VVTR will act as a deck for the TLC and seems to be the most robust solution but is a bit expensive, Scopebox is free run recordings with timecode which may be more of a hack but seems like it would work, I have Scopebox now and we are going to get the Horita box shortly so I can post again after I hook it up to the Telecine and Aaton Keylink keycode reader...

-Rob-
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#9 Michael Most

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Posted 09 December 2007 - 07:17 PM

VVTR will act as a deck for the TLC and seems to be the most robust solution but is a bit expensive


Not in the way you probably think. The only way to control Virtual VTR as a recorder is to give it "hard record" commands. It will not synthesize time code during an edit preroll, as a true VTR emulator such as Rave HD, Clipster, or Drastic QuickClip will. You can get full transport control via RS422 for playback, but not for record. In our case, we use a simple MIDI footswitch controller to "kick it" into record.

One of the problems with doing VTR emulation on a Mac is its almost total reliance on Quicktime. Most of the PC based devices I mentioned record file sequences, DPX being the most common. They then transcode to movie formats. This makes it possible to do "editing", since you're basically overwriting existing files, but leaving the existing frames outside of your edit range intact. Movie formats do not allow editing - the entire file must be overwritten. Nonlinear systems, of course, get around this because you're always doing "virtual" timeline playback. You're not "recording" anything, so you're not trying to change your existing source files. The only hardware I know of for the Mac that even allows sequential file recording is the Kona 3, and even with that card, it's not talked about very much. Unfortunately, what most clients really want is Quicktime files, so the only way to satisfy that is by either "hard recording", or by digitizing from some other medium (tape, or perhaps one of the PC based devices I mentioned). Unless and until someone makes a "VTR emulator" front end for the Kona 3 in DPX sequential mode that won't change. And even if such software was available, it would still require a transcode to make self contained Quicktime files.
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#10 Paul Bruening

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Posted 09 December 2007 - 08:09 PM

Mac's.
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#11 Robert Houllahan

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Posted 09 December 2007 - 10:07 PM

Mac's.



Computers.....

I thought about setting up a DPS system the deck emulation with the reality software is really good, I think some Avid's have virtual deck control and of course more hi end solutions like clipster, etc. are great.

I am not one who thinks FCP and or the Mac is the only answer, I find FCP clumsy to edit with on a number of levels and the lack of a cheap DDR on the mac is a problem.

For sync to FLEX files with LTC coming from a Keylink I think free run recording with LTC timecode will match tape timecode close enough for the purpose. I would hesitate to edit from a disk recording for film matchback and negative cut but it would be fine for building scan reels with handles which need to be conformed and the advantage of uncompressed 10bit files is worth it for a good looking video cut to show.
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#12 Michael Most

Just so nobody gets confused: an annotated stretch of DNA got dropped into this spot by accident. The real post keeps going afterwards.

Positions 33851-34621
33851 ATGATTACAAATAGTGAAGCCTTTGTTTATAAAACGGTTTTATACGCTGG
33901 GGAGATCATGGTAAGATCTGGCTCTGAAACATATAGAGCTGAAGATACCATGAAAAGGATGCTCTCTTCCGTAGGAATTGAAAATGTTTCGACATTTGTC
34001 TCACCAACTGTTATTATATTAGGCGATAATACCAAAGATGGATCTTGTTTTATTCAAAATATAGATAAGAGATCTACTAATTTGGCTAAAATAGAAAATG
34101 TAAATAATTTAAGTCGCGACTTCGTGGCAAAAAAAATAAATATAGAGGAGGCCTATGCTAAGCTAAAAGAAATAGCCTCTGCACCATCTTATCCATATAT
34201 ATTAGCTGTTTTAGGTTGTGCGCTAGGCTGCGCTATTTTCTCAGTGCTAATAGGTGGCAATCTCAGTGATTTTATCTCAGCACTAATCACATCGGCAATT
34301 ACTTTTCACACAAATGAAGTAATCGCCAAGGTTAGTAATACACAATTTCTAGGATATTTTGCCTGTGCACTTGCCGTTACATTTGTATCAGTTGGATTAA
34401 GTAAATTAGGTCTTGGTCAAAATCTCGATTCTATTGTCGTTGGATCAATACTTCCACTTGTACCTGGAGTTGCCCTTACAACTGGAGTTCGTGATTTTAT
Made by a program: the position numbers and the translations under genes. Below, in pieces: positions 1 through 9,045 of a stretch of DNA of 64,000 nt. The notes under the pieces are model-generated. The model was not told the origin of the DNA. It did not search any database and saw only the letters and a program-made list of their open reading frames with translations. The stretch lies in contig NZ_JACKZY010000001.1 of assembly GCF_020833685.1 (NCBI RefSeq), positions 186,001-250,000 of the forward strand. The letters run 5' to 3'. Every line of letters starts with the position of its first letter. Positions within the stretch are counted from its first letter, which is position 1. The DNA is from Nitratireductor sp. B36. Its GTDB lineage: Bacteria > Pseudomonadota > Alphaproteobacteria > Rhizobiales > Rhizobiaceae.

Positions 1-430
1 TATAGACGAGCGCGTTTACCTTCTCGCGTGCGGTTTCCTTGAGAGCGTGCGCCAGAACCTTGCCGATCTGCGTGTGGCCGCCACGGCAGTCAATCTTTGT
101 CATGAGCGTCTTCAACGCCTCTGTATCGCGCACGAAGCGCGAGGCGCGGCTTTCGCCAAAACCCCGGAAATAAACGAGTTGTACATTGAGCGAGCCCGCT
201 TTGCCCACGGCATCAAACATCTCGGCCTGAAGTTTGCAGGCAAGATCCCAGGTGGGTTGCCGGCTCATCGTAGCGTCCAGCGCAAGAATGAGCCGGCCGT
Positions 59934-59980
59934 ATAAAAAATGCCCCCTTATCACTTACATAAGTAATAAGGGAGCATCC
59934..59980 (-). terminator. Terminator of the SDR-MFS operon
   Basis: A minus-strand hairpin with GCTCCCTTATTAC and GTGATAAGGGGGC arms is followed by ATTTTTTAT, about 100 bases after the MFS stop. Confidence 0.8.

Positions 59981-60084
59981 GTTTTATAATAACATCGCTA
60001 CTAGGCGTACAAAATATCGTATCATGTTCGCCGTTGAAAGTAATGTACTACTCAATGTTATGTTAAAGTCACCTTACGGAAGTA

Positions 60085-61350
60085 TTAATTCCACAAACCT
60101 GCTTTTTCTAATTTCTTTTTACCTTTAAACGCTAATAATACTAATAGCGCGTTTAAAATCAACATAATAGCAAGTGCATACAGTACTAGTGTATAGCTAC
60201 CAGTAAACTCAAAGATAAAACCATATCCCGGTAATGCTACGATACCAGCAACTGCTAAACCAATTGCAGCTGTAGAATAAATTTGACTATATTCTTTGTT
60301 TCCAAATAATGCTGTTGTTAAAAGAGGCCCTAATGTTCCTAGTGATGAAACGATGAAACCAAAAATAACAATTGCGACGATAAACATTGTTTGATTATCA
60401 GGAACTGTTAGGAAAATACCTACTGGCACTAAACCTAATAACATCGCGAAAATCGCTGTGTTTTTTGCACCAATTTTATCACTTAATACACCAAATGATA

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Posted 10 December 2007 - 09:23 AM

I thought about setting up a DPS system the deck emulation with the reality software is really good, I think some Avid's have virtual deck control and of course more hi end solutions like clipster, etc. are great.

I am not one who thinks FCP and or the Mac is the only answer, I find FCP clumsy to edit with on a number of levels and the lack of a cheap DDR on the mac is a problem.


You really should look at Spectsoft RaveHD.

For sync to FLEX files with LTC coming from a Keylink I think free run recording with LTC timecode will match tape timecode close enough for the purpose. I would hesitate to edit from a disk recording for film matchback and negative cut but it would be fine for building scan reels with handles which need to be conformed and the advantage of uncompressed 10bit files is worth it for a good looking video cut to show.


It's a very simple matter to change time code on a Quicktime file within Final Cut. If you have a known time code ID frame (a punch is the most obvious), select the file in the Final Cut browser and pull down "Modify->Timecode." Go to the punch frame, tell it the proper time code number and format, and identify it as "this frame." That's it. The file on disk is restamped with the proper time code, and it will now match whatever your Flex or ALE file has. We check any files we record wild and correct accordingly before we send them out. You have to prevent clients from hurting themselves....
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#13 Robert Houllahan

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Posted 12 December 2007 - 12:41 AM

You really should look at Spectsoft RaveHD.



It's a very simple matter to change time code on a Quicktime file within Final Cut. If you have a known time code ID frame (a punch is the most obvious), select the file in the Final Cut browser and pull down "Modify->Timecode." Go to the punch frame, tell it the proper time code number and format, and identify it as "this frame." That's it. The file on disk is restamped with the proper time code, and it will now match whatever your Flex or ALE file has. We check any files we record wild and correct accordingly before we send them out. You have to prevent clients from hurting themselves....



This is really good to know Mike, I am trying to setup a fix for a messy post start on a feature I am shooting, about half of the 300 rolls of Super16 have been transfered to D-Beta in 4:3 letterbox I was not in on this decision but that is film making and it worked at the time. I was wanting to make Flex files from my keylink and have 10bit 16:9 SD files to edit with so a simple timecode in to a quicktime recorder with free run record with LTC and hour 1 at the first "k" frame.

Sounds like a intern torture job setting tc for every flat...

rob